Underlying issues with prom

Price and distance factor into experience


Katie Nelson

If you’ve ever sat down to watch a teen rom-com, you’re sure to encounter a classic prom scene at least once or twice. From popular films such as “The Kissing Booth” to “10 Things I Hate About You” it’s no surprise that prom is often portrayed as a magical, once-in-a-lifetime evening. Going into my junior year, I’m positive that I was not the only one excited for the experience.  

But, for all the expectations surrounding prom, it sure racks up a price. So much so that in 2017, teens in the Midwest spent an average of $610 on prom alone. While I don’t know anyone who has spent quite that much, the cost of a dress suit, shoes, ticket and transportation alone quickly add up. Although I was prepared to pay these prices, the sheer expenses feel like an accessibility issue that might make prom an infeasible experience. 

This year, Park’s prom is being held at the Union Depot in St. Paul, a stunning venue that is a welcomed change after the lackluster proms of the past few years due to COVID-19. But, one of the issues presented is that it is approximately 25 minutes away from St. Louis Park. Although many seniors and juniors are able to drive, it doesn’t discount that many will either not feel comfortable going that far, or may not want to pay for gas both ways. Especially as gas prices have been high recently, driving for 50 minutes, at a minimum, still may present a challenge for students. If students don’t want to drive, or can’t, the options are far more limited. Even using Uber or public transportation will still be costly, and may be a less reliable and safe option.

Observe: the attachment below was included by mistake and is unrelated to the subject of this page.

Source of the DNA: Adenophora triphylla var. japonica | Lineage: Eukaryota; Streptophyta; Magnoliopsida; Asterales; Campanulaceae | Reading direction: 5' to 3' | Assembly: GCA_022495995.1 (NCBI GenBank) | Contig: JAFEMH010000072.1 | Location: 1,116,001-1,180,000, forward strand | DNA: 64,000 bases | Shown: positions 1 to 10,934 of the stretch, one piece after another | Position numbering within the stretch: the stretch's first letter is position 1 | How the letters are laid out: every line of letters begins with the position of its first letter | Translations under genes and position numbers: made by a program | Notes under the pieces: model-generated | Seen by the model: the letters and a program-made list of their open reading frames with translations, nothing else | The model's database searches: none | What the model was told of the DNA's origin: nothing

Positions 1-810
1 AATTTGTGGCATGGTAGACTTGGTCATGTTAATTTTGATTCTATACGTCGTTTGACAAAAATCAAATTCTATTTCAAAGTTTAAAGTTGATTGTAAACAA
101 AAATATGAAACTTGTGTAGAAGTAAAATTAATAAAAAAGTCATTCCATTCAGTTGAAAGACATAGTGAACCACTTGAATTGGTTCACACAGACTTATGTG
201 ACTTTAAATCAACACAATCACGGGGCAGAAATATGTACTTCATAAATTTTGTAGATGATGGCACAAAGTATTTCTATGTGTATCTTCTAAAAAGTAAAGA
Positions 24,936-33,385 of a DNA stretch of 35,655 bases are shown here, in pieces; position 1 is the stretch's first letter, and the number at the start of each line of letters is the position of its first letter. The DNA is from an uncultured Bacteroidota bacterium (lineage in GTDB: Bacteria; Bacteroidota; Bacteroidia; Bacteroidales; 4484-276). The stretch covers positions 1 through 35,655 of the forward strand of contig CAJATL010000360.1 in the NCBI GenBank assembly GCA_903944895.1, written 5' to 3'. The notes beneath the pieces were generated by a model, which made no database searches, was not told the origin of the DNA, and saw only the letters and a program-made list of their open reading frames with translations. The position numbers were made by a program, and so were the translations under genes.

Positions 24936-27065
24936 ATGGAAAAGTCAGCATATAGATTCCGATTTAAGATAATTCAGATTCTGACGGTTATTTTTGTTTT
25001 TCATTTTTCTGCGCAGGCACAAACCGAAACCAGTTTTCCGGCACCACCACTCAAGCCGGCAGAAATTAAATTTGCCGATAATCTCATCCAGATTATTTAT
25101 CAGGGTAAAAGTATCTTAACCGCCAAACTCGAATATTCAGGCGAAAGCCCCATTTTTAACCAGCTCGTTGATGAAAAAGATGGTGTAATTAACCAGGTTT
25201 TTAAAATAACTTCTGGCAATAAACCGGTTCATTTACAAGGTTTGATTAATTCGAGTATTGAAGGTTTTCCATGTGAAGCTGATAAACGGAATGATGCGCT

While of course I’m grateful for the opportunity to have a prom experience, there are things Park can do to make it a more equitable experience. I know that in past years, Park has provided transportation and busing to students. Especially since the venue is so far, that could have been a reasonable solution. Furthermore, since the cost of outfits and tickets adds up, Park could invest in providing options and funds for students who can’t afford that, or have former students donate their dresses for reuse to students. Everyone should get the chance to have a memorable prom experience, regardless of cost or other factors.